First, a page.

At the top of Corcovado Mountain overlooking Rio de Janeiro in Brazil, a statue weighing 635 metric tons rests atop its peak. Resting atop this 2,300-foot mountain and rising from its base by another 650 feet, the sculpture of Christ the Redeemer is a symbol and cultural icon drawing people from all over the world. Yet it is the face – the face of Christ – that pulls scores of people to it.

Writes Frederick Buechner, author of, The Hungering Dark, “[t] here is so much about the whole religious enterprise that seems superannuated and irrelevant and as out of place in our age as an antique statue is out of place in the sky. But just for a moment…there can only be silence as something comes to life…”

What comes to life is this startling recognition.

We know this face.

It is Jesus of Nazareth. It is the Christ. The One who came and comes still.

Fiery Serpents on the Way to the Promised Land

“We’ve made some progress but, we still have a distance to travel,” stated [Representative John] Lewis of Atlanta on the 53 anniversary of the crossing of the Bridge in Selma over voting rights
“From Mount Hor [the Israelite wanderers] set out by the way to the Red Sea, to go around the land of Edom [given the refusal of Edom’s King to give them safe passage]” Numbers 21:4

What if the first generation who followed Moses out of Egypt
were not unlike the brave souls who crossed over Selma’s Bridge fifty-three years ago with sights set for the Promised Land?

Like the recent re-enactment of the crossing of the Bridge in Selma, by the time we get to the twenty-first chapter of the Book of Numbers in the Hebrew Bible – we witness the next generation. These are the grown children of those who fled Eygpt; these are the ones who never knew anything else other than living as tent-dwelling Bedouins in a raw, forsaken, wind-swept desert. Though born in liberty, they were the offspring of those condemned to captivity.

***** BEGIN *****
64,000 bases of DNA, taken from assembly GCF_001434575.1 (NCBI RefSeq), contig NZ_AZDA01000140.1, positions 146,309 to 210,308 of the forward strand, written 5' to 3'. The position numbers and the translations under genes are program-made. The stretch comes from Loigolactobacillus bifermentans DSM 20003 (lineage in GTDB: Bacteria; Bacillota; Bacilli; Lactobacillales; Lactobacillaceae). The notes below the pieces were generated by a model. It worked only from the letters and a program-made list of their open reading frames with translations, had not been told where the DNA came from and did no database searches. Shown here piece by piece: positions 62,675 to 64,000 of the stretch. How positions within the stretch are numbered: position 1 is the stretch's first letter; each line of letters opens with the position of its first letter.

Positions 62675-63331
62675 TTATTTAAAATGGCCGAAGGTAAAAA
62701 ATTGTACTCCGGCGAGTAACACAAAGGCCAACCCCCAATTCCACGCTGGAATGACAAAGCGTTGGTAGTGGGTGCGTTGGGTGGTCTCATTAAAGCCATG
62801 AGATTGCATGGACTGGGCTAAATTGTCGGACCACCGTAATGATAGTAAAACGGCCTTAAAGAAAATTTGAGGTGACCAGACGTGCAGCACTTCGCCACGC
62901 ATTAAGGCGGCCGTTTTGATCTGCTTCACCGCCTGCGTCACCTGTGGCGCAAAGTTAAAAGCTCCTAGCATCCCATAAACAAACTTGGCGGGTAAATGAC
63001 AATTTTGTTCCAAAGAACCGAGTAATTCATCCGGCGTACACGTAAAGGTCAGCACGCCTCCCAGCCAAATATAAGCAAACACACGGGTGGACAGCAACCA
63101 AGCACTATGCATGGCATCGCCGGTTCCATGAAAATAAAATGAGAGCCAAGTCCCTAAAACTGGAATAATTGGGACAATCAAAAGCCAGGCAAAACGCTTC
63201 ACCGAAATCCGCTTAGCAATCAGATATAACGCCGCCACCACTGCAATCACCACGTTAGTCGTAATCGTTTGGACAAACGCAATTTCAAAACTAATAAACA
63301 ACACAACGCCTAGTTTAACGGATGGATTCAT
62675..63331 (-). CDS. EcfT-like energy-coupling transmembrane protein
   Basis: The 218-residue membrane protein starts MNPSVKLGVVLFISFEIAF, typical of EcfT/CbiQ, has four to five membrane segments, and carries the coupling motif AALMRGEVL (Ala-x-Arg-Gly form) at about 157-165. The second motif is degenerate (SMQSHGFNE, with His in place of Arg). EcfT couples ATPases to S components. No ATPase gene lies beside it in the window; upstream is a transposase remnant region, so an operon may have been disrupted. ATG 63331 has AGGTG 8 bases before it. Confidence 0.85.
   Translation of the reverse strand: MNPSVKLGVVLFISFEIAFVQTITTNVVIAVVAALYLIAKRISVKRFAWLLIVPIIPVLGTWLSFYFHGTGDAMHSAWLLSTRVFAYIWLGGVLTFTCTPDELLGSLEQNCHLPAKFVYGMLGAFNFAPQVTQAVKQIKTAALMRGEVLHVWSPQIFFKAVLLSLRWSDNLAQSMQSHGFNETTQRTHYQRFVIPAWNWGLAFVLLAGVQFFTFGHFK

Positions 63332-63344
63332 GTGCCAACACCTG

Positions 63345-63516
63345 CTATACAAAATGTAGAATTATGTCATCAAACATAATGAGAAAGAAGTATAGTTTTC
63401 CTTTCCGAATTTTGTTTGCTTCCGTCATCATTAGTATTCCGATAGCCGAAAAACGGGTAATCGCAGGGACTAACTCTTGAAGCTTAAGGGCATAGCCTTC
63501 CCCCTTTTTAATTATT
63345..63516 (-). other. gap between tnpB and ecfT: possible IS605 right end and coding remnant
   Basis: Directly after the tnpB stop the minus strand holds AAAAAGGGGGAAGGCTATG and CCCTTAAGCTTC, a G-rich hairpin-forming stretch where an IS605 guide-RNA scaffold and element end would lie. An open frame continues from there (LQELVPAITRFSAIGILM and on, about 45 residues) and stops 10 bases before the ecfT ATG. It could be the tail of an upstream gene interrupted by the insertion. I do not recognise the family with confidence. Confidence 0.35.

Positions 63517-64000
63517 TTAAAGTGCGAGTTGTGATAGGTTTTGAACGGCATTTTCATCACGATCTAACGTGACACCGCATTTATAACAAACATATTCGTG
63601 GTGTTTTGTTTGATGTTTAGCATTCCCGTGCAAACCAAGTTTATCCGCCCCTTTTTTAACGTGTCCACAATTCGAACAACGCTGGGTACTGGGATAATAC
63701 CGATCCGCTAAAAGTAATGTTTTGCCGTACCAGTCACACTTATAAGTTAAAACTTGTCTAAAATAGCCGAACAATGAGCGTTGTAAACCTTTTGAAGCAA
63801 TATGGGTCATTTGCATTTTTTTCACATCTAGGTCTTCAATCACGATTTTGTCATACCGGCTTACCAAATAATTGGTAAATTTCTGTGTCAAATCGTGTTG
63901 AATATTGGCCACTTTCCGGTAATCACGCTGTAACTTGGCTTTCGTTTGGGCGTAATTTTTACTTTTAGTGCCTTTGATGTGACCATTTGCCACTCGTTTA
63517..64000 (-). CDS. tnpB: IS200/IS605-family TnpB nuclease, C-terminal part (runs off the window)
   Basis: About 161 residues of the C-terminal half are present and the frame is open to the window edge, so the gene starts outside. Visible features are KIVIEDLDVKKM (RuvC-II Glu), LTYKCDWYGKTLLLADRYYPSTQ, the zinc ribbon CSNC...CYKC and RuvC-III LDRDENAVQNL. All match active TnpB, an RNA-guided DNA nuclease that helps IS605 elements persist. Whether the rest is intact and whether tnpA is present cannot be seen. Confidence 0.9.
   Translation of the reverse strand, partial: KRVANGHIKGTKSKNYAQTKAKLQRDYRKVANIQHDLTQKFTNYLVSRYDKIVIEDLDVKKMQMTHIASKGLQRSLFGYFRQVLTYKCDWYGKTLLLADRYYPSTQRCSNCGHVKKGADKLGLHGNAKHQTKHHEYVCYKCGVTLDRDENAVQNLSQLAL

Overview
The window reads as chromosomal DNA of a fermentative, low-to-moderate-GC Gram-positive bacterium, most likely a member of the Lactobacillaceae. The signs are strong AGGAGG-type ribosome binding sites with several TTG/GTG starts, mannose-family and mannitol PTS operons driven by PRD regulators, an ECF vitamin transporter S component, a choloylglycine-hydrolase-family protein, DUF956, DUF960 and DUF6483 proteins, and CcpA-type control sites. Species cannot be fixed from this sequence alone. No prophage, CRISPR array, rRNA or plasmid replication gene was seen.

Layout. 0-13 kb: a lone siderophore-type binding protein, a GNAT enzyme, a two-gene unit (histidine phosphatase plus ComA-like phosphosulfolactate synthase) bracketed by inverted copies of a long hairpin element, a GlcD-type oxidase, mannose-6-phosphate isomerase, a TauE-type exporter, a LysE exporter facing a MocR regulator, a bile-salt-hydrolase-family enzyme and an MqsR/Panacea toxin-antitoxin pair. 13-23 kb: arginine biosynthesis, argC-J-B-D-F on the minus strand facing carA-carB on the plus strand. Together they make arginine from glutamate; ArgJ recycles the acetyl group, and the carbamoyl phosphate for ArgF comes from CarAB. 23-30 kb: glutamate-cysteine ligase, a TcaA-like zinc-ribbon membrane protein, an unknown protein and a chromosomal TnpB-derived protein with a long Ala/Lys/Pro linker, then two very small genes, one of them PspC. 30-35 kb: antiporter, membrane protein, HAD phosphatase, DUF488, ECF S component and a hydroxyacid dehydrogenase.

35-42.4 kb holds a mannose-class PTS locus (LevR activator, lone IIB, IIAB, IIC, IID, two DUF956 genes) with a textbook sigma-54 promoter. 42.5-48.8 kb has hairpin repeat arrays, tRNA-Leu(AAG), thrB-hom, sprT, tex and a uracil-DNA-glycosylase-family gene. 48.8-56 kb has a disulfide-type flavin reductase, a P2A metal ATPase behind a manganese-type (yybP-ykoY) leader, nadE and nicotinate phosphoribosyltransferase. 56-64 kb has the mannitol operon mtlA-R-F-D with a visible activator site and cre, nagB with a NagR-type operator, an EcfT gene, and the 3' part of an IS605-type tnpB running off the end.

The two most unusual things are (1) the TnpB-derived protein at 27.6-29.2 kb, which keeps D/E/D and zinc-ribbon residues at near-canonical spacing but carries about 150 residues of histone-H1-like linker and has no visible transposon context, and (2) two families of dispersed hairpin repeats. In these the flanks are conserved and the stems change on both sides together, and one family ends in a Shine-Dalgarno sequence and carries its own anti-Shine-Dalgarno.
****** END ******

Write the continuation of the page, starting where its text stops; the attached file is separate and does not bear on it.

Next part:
In fact, the only one amongst them who had never known the lash of the overseer’s whip was Moses. Moses – born into privilege. Moses – educated by the best that Pharoah’s household had to offer. Moses – who was adopted by a princess and raised as a ruler’s son.

So when the Book of Numbers talks about the second generation of escaped slaves being bitten by fiery serpents because of they rejected the provisions of our Sovereign Lord (Numbers 21:4-9), I find myself wondering what is not said. Is there more to this account than stated? Could there be more to this story particularly when we consider that fifteen hundred years later Jesus uses this incident to prefigure his death?